The clinical response to infliximab in rheumatoid arthritis is in part dependent on pretreatment tumour necrosis factor alpha expression in the synovium

C. A. Wijbrandts, M. G. W. Dijkgraaf, M. C. Kraan, M. Vinkenoog, T. J. Smeets, H. Dinant, K. Vos, W. F. Lems, G. J. Wolbink, D. Sijpkens, B. A. C. Dijkmans, P. P. Tak

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Objective: To determine whether the heterogeneous clinical response to tumour necrosis factor (TNF)alpha blocking therapy in rheumatoid arthritis (RA) can be predicted by TNF alpha expression in the synovium before initiation of treatment. Methods: Prior to initiation of infliximab treatment, arthroscopic synovial tissue biopsies were obtained from 143 patients with active RA. At week 16, clinical response was evaluated using the 28-joint Disease Activity Score (DAS28). Immunohistochemistry was used to analyse the cell infiltrate as well as the expression of various cytokines, adhesion molecules and growth factors. Stained sections were evaluated by digital image analysis. Student t tests were used to compare responders (decrease in DAS28 >= 1.2) with non-responders (decrease in DAS28 <1.2) and multivariable regression was used to identify the independent predictors of clinical response. Results: Synovial tissue analysis confirmed our hypothesis that the baseline level of TNF alpha expression is a significant predictor of response to TNF alpha blocking therapy. TNF alpha expression in the intimal lining layer and synovial sublining were significantly higher in responders than in non-responders (p = 0.047 and p = 0.008, respectively). The numbers of macrophages, macrophage subsets and T cells (all able to produce TNF alpha) were also significantly higher in responders than in non-responders. The expression of interleukin (IL)1 beta, IL6, IL18, IL10, E-selectin, intercellular adhesion molecule (ICAM)-1, vascular cell adhesion molecule (VCAM)-1, vascular endothelial growth factor (VEGF) and basic fibroblast growth factor (bFGF) was not associated with response to anti-TNF alpha treatment. Conclusion: The effects of TNF alpha blockade are in part dependent on synovial TNF alpha expression and infiltration by TNF alpha producing inflammatory cells. Clinical response cannot be predicted completely, indicating involvement of other as yet unknown mechanisms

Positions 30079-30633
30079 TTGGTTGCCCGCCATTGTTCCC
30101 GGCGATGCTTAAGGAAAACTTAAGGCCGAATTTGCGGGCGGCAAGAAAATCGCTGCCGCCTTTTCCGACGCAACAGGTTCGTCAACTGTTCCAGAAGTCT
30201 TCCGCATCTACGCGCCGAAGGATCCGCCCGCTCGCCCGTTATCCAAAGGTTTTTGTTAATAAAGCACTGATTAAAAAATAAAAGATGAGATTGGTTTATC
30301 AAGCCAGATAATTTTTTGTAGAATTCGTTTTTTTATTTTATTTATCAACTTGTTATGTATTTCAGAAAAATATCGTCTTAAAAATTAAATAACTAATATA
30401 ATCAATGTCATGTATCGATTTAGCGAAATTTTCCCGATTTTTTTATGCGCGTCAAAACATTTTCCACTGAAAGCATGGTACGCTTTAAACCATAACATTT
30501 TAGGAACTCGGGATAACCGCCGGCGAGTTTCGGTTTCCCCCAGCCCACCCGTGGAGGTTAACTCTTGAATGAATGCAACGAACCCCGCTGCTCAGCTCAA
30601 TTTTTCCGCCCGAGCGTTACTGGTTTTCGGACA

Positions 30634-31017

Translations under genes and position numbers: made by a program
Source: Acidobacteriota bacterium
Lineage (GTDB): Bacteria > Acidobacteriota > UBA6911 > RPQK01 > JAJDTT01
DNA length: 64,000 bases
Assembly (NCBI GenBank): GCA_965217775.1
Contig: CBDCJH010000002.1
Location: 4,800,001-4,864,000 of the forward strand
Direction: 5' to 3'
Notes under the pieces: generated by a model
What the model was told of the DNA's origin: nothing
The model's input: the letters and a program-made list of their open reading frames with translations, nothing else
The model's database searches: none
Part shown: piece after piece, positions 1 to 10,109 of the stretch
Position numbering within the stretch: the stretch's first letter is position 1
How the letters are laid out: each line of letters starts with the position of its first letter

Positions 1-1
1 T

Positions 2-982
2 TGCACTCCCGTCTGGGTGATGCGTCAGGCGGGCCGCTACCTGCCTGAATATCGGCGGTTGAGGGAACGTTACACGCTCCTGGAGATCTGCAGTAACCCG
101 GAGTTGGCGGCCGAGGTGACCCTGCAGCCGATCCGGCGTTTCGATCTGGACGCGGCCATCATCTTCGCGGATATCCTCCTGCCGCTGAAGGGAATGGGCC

Original languageEnglish
Pages (from-to)1139-1144
JournalAnnals of the rheumatic diseases
Issue number8
Publication statusPublished - 2008

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